Today, there are modern alternatives to the JPEG format: Google’s WebP and Microsoft’s JPEG-XR are among the better known. However, browser support and licensing issues have hindered their adoption. Recent studies by Mozilla also suggest that for web images, JPEG may be as well suited as any of its younger contenders.

Bar Chart Of Correlation to Page Load TimeTo create high performance, user-friendly websites, we need proper image compression – as Tammy Everts has shown in her excellent image optimization checklist. Images have a high correlation to page load times and many people wait for images to load before they interact with a website. However, images are binary blobs and generally do not benefit from compression techniques for plaintext assets – making image compression a craft of its own.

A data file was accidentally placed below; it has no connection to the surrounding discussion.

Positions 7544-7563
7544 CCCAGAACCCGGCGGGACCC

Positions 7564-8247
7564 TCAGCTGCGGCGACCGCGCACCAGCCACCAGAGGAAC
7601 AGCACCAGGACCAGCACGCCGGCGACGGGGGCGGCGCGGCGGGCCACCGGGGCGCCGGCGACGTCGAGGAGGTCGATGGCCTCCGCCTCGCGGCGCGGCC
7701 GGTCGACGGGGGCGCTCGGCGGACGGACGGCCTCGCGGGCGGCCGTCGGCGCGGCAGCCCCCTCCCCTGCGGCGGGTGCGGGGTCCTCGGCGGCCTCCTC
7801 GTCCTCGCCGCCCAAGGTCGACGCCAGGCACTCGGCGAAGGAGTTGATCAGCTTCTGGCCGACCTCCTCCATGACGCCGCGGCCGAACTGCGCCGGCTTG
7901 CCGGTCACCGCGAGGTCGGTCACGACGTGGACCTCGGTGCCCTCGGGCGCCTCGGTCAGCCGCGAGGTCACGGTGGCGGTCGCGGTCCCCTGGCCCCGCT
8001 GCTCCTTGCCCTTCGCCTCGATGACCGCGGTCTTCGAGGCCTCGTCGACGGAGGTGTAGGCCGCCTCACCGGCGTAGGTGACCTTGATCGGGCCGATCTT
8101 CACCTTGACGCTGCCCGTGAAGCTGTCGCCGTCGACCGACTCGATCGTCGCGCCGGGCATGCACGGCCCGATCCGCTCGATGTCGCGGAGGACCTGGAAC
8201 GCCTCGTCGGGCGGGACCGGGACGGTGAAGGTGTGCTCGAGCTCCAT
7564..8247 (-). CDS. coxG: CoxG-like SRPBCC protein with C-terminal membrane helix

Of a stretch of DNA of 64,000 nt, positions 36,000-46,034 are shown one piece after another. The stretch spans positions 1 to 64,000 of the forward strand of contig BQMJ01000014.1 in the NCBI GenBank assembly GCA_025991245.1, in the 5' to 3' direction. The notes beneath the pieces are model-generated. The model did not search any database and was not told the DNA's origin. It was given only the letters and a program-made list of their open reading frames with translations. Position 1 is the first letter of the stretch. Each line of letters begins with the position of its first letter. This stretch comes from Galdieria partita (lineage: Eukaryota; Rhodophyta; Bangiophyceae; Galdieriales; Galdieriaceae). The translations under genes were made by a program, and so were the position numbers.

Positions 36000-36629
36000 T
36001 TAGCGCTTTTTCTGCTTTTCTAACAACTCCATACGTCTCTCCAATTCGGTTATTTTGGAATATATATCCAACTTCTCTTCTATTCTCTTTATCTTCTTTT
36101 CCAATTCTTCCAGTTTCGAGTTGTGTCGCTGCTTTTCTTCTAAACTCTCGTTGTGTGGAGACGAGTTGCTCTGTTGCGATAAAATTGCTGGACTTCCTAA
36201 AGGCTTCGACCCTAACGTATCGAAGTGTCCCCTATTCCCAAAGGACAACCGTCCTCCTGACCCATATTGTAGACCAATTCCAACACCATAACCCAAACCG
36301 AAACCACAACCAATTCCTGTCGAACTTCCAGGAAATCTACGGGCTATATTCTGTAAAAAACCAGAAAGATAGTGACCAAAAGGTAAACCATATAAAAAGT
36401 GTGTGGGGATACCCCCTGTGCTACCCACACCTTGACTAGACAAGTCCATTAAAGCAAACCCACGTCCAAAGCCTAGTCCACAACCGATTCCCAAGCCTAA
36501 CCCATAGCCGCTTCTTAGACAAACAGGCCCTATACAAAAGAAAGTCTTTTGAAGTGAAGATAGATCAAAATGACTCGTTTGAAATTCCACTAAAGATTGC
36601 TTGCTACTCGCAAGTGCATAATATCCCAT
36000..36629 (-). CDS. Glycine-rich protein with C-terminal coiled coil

A Spot Of Bother

A well known spot of bother with JPEGs are its compression artifacts. They occur when compressing JPEGs to reduce byte size. While poorly compressed images slow websites down, visible compression artifacts in highly compressed images harm user experience and brand perception. Finding a balance between these two poles has been difficult.

Several “save for web” options of popular image editing tools have decided to set a default JPEG quality of 85 to offer an acceptable balance between byte size and visual quality. Google has opted for a setting of 75 for thumbnails shown on images.google.com to further reduce byte size at the cost of visual quality. We can recognize these trends when looking at JPEG quality distribution of a random JPEG sample of significant size: